# Section 2.2: Problem 20 Solution

Working problems is a crucial part of learning mathematics. No one can learn... merely by poring over the definitions, theorems, and examples that are worked out in the text. One must work part of it out for oneself. To provide that opportunity is the purpose of the exercises.
James R. Munkres
Assume the language has equality and a two-place predicate symbol . Consider the two structures and for the language.
(a) Find a sentence true in one structure and false in the other.
(b) Show that any sentence (as defined in the preceding exercise) true in is also true in . Suggestion: First, for any finite set of real numbers, there is an automorphism of taking those real numbers to natural numbers. Secondly, by Exercise 18, universal formulas are preserved under substructures.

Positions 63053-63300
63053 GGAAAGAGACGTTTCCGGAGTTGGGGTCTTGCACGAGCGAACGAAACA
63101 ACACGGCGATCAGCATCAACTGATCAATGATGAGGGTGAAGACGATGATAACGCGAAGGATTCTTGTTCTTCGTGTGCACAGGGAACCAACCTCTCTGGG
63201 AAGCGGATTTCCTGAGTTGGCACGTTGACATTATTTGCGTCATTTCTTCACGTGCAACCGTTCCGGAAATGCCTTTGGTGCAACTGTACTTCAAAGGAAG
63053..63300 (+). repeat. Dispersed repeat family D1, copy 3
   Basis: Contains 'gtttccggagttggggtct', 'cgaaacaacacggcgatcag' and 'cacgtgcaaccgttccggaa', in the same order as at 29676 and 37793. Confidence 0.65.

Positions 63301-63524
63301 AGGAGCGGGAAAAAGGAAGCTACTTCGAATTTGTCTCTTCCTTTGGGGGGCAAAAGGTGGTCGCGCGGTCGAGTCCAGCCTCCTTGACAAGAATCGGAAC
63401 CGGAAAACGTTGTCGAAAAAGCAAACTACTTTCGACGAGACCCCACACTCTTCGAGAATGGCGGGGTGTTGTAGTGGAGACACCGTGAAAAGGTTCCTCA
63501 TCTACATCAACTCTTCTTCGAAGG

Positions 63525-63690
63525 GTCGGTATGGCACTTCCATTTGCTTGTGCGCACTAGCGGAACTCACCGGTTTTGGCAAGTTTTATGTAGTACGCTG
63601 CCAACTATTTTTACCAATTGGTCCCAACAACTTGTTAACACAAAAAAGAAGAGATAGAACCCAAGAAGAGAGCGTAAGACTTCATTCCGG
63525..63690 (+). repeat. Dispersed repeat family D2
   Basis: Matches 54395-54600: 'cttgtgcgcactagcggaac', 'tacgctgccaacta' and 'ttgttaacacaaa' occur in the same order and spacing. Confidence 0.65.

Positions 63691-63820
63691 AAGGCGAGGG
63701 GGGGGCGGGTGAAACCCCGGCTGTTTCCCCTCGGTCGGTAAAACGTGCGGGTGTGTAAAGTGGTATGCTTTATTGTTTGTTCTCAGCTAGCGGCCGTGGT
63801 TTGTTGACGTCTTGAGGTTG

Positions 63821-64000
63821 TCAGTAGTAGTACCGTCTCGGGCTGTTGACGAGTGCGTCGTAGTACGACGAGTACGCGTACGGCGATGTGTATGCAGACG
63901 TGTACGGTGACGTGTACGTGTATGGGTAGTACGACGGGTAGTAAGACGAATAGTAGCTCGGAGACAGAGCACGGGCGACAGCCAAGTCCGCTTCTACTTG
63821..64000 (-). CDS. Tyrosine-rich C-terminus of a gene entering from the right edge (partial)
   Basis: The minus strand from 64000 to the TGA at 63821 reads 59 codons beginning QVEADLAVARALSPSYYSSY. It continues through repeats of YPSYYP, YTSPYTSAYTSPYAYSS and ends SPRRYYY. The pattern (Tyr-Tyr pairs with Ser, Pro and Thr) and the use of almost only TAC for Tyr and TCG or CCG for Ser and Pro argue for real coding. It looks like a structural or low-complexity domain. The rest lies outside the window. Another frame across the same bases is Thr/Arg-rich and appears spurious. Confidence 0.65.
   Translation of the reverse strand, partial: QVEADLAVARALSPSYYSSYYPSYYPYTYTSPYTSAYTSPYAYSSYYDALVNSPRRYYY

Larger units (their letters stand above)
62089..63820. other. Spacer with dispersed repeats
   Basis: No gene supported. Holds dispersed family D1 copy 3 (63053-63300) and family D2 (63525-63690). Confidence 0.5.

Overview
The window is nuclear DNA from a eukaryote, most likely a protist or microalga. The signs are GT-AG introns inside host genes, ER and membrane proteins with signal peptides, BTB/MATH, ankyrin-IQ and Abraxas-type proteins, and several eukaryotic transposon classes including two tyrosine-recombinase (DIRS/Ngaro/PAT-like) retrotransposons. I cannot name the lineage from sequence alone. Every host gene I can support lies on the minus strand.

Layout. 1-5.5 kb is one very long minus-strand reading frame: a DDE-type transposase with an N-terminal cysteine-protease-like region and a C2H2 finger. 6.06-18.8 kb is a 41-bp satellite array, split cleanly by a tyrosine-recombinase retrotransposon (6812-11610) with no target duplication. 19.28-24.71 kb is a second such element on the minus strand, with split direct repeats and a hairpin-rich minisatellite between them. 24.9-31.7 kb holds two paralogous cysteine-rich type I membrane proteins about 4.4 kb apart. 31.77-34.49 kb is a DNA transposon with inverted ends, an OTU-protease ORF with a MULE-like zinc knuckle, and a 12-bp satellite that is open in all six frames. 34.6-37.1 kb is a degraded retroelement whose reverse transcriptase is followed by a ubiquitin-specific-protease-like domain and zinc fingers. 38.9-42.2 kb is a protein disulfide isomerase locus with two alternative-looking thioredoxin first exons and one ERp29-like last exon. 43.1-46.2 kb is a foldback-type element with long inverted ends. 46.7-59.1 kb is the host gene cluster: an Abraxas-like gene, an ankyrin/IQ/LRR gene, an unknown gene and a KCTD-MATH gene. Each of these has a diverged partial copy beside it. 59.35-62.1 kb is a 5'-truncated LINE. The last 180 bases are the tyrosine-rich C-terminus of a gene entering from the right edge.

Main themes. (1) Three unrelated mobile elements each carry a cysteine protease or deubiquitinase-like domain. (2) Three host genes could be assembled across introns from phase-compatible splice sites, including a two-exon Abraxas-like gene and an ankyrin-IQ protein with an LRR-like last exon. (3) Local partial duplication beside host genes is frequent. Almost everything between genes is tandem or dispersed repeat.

(a) , true in but not in .
(b) This exercise is similar to 19(a). Let where is quantifier-free. Then iff for every , iff for every , there are s.t. . So, fix some and , iff , so that the latter expression holds ( may have less than distinct elements, so we sort all distinct values and name them ), and let be defined as Then, implies (the only variables that can be free in are , so the values at all other variables do not matter, Theorem 22A). Consider being the restriction of to where . Since there are no constant or function symbols in our language, with being restricted to is a substructure of . Hence, according to Exercise 18(a), by noting that the way we constructed its range is exactly , we have . Now note, that , hence, , and , i.e. . Since is a sentence, as long as it is true in with one assignment , it is true in with any , i.e. . It remains to notice that defined by is an isomorphism of onto , as iff . Hence, according to the Homomorphism Theorem, .